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Jumpers knee or patellar tendonitis is pain in the tendon which attaches the kneecap (patella) to the shin bone. It is usually an overuse injury due to repeated eccentric quad contractions, as occur when landing from a jump - hence the name jumper's knee!
Patellar tendonitis can be a tricky condition to treat and requires a substantial period of rest and a thorough treatment and rehabilitation programme. In the most severe or persistent cases, surgery may be required. Here we explain the symptoms, causes and treatment options available, with advice from premier league physio Neal Reynolds.
Jumpers knee can be categorised into four grades of injury:
Warning!! - This injury may seem like a niggling injury that is not that bad. Many athletes continue to train and compete on it as it may not be a debilitating injury and recovers after a short period of rest. However, neglect jumpers knee at your peril! If left to become chronic it can be very difficult to treat and may require surgery.
The patella tendon / ligament joins the kneecap (patella) to the shin bone or tibia. This tendon is extremely strong and allows the quadriceps muscle group to straighten the leg. The quadriceps actively straighten the knee in jumping to propel the individual off the ground as well as functioning in stabilizing their landing.
As such this tendon comes under a large amount of stress especially in individuals who actively put extra strain on the knee joint such as those who regularly perform sports that involve direction changing and jumping movements. With repeated strain, micro-tears as well as collagen degeneration may occur as a result in the tendon.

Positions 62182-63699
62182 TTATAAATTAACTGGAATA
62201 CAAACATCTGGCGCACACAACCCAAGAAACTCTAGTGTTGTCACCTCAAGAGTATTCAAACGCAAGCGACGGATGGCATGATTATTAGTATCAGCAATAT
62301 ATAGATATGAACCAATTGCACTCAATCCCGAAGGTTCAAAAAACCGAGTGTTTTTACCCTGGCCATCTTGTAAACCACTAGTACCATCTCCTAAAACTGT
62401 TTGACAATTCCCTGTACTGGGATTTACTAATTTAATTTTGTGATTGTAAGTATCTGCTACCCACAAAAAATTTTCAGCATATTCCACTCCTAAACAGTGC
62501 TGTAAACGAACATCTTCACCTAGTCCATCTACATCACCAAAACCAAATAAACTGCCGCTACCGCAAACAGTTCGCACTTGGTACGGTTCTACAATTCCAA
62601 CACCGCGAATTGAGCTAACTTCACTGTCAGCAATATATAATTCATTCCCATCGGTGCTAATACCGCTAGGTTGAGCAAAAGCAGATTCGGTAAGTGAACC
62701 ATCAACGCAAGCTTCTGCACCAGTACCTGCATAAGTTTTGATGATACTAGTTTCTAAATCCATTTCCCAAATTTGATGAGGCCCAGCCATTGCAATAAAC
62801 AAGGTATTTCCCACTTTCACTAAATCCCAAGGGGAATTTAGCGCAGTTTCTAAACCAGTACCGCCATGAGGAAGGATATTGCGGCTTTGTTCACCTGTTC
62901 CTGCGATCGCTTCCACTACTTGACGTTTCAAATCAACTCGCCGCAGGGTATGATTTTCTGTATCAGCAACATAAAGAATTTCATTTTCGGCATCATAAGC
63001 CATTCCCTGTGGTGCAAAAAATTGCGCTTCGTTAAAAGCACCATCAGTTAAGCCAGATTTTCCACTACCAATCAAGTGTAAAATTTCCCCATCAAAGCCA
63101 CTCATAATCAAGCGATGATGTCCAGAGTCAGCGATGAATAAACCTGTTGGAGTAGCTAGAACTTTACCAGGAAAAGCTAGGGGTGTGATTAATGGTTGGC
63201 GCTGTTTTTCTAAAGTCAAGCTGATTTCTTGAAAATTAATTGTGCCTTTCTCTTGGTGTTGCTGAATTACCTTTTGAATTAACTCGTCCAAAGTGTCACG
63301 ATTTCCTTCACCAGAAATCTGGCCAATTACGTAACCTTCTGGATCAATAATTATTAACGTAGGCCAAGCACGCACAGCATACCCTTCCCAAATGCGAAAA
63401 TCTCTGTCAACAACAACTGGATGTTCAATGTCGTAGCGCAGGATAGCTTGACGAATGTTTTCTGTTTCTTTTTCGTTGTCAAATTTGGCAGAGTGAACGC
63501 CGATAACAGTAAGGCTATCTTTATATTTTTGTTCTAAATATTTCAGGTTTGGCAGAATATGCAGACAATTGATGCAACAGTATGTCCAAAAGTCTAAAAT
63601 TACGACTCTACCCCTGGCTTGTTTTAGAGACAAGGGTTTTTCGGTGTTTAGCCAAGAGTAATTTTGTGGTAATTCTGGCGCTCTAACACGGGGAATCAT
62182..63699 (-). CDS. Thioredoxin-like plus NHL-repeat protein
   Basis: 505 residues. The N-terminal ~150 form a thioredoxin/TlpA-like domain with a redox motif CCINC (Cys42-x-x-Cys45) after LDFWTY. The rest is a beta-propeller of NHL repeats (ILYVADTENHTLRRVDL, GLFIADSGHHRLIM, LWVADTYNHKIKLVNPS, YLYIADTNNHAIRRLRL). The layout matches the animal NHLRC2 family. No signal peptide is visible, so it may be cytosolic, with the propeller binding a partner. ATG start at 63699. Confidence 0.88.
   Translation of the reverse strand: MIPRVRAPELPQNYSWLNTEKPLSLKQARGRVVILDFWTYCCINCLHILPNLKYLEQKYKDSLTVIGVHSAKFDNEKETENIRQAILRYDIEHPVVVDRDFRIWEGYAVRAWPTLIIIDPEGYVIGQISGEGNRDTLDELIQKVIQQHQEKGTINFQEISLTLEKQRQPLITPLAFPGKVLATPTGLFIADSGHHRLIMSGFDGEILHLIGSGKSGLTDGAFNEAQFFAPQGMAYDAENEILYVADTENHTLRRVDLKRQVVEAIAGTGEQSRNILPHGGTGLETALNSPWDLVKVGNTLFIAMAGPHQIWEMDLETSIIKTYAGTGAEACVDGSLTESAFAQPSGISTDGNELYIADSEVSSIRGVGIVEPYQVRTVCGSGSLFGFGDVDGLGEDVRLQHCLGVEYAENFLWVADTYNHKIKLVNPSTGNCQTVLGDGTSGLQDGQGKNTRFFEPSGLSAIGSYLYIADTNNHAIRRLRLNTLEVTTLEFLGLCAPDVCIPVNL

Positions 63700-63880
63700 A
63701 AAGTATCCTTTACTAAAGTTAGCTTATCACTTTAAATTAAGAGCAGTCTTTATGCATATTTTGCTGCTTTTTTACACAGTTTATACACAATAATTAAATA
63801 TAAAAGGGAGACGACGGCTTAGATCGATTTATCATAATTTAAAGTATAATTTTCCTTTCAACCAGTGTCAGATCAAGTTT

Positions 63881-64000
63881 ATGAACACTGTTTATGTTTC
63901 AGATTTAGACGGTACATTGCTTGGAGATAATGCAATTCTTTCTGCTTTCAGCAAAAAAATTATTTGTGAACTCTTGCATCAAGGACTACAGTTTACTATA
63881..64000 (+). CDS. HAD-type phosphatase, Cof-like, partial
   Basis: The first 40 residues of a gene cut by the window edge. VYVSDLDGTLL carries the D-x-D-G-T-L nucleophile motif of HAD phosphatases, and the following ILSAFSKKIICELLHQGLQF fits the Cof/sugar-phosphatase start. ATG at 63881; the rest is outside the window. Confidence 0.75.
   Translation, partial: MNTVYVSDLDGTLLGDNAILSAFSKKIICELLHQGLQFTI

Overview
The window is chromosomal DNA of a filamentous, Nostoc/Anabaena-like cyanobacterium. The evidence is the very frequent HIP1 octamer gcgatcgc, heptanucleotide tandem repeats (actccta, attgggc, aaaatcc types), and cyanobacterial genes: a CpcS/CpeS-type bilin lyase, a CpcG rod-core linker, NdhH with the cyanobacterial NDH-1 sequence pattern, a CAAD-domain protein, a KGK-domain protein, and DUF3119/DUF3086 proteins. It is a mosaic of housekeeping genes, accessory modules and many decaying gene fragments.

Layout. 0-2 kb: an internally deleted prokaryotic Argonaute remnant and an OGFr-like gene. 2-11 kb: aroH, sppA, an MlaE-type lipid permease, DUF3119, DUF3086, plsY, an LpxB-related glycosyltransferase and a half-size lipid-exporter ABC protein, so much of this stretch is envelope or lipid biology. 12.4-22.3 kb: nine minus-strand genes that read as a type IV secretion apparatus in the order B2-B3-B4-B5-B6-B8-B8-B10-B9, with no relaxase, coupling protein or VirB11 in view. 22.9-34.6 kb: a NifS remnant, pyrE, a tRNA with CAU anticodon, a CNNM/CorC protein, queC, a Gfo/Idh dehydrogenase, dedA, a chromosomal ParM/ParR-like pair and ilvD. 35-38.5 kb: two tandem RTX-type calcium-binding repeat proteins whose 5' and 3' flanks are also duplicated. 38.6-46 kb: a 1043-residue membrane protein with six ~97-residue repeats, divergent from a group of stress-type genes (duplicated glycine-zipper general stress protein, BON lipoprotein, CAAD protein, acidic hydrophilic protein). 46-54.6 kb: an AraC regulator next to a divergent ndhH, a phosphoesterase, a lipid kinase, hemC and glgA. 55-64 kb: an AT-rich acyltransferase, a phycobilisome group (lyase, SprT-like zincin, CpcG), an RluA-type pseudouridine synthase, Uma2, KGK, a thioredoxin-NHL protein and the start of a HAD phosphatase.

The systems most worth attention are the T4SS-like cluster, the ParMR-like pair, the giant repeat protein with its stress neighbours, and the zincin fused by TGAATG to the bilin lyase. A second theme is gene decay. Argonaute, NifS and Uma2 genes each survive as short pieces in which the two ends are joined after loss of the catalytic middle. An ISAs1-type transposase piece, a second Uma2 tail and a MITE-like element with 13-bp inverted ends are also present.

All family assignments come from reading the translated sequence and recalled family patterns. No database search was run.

This is known as patellar tendinopathy or Jumpers Knee. It should be distinguished from patella tendonitis (tendinitis) as this condition indicates an inflammation of the tendon whereas tendinopathy is more about degeneration of the tendon.
Jumpers knee treatment the athlete can do themselves depends on the extent or grade of the injury. A more severe injury may require longer rest and may result in surgery. Rest from training In mild to moderate cases, adaptation of training to reduce impact and jumping activities may be suitable.
Two modes of treatment may be advised - conservative treatment and surgical treatment:
This is normally advocated initially after diagnosis of patellar tendinopathy. Care must be taken so as to not overload the tendon. Treatment may involve:
This is normally advised as a last resort. Also, there is little convincing evidence to support the use of surgery over conservative treatment for patellar tendinopathy. Surgery either includes excision of the affected area of the tendon or a lateral release where small cuts are made at the sides of the tendon which take the pressure off the middle third. An intensive rehabilitative program is normally advised following surgery. In particular the use of eccentric strengthening exercises may help stimulate healing.